Strava is a popular app that serves a social network for all athletes. In particular, the app is popular with runner and cyclists. However, sometimes we want to see the data differently from what is served to us. Below is a GPX file containing a mountain bike ride I completed a few weeks ago. The challenge is to parse it and create report snippets like these:
Feel free to try anything else on top of these! I will not be providing a starting workflow since the results are pictured above, and connecting to the .gpx file is part of the challenge!
The distance between lat/long observations divided by the time elapsed results in some pretty phenomenal speeds!
Or perhaps Joe can really climb Belcher Hill at 60mph? What's your secret Joe? Newfangled e-bike? Secret high speed chair lift?
My first draft is attached (named minimal), and upon looking at the data, I learned that in the Charting tool, the Chart Type of Line does not allow us to set an X-Axis, so what it uses is the record sequence. This means if we want to use Time as the X-Axis, each record should represent the same interval if we want an accurate representation of the data. In the data provided one record only represents one second for about half the records, the visualization in the thread question does not take these factors into account. Without taking them into account, the resulting chart is distorted.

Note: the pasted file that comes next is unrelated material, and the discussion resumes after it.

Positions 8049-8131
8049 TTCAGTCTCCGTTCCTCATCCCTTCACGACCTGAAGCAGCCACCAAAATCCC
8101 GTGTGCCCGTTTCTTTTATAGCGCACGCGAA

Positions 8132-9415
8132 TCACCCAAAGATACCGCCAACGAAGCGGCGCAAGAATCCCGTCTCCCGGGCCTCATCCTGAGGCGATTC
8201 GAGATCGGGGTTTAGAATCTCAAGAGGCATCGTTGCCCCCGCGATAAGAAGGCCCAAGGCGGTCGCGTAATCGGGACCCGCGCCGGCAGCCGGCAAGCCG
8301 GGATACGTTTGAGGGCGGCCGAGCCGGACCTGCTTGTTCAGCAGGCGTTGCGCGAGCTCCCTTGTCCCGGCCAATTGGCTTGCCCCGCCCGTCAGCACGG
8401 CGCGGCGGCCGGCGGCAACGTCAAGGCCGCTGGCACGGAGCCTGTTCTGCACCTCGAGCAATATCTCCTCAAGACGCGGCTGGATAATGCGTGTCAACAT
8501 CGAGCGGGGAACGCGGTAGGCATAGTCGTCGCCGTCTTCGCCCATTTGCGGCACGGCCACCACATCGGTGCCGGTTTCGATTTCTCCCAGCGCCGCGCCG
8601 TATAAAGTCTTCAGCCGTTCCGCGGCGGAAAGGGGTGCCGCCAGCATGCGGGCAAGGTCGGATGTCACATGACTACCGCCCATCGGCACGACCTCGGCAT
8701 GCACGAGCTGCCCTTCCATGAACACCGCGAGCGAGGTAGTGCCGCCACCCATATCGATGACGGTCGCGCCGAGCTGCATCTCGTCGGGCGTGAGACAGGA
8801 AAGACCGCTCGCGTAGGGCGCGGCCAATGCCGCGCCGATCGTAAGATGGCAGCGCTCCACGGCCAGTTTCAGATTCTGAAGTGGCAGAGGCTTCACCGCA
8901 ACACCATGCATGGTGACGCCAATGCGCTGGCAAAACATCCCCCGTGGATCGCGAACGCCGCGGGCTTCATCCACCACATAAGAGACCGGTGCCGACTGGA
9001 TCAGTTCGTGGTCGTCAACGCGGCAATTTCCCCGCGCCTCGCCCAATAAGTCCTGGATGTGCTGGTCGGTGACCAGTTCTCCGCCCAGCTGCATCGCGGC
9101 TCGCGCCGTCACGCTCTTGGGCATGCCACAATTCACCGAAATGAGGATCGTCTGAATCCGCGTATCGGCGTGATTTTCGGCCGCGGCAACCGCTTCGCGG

Here is an example of the difference between Raw and Densified (note that with the Densified version we can see the moments when there was no movement, speed stays at 0 for a bit of time, and elevation is flat):
Attached is my complex route with a way to densify the data with respect to each second of time, and then interpolate the coordinates and elevation. An additional chart with distance as the X-Axis was also created.
Side note, instead of using a Multi-Row Formula tool twice, one option is we can use a Join Multiple on record position keeping only records that join from all inputs, with one data stream skipping the first record. I am not sure if it is more efficient than multiple Multi-Row Formula tools.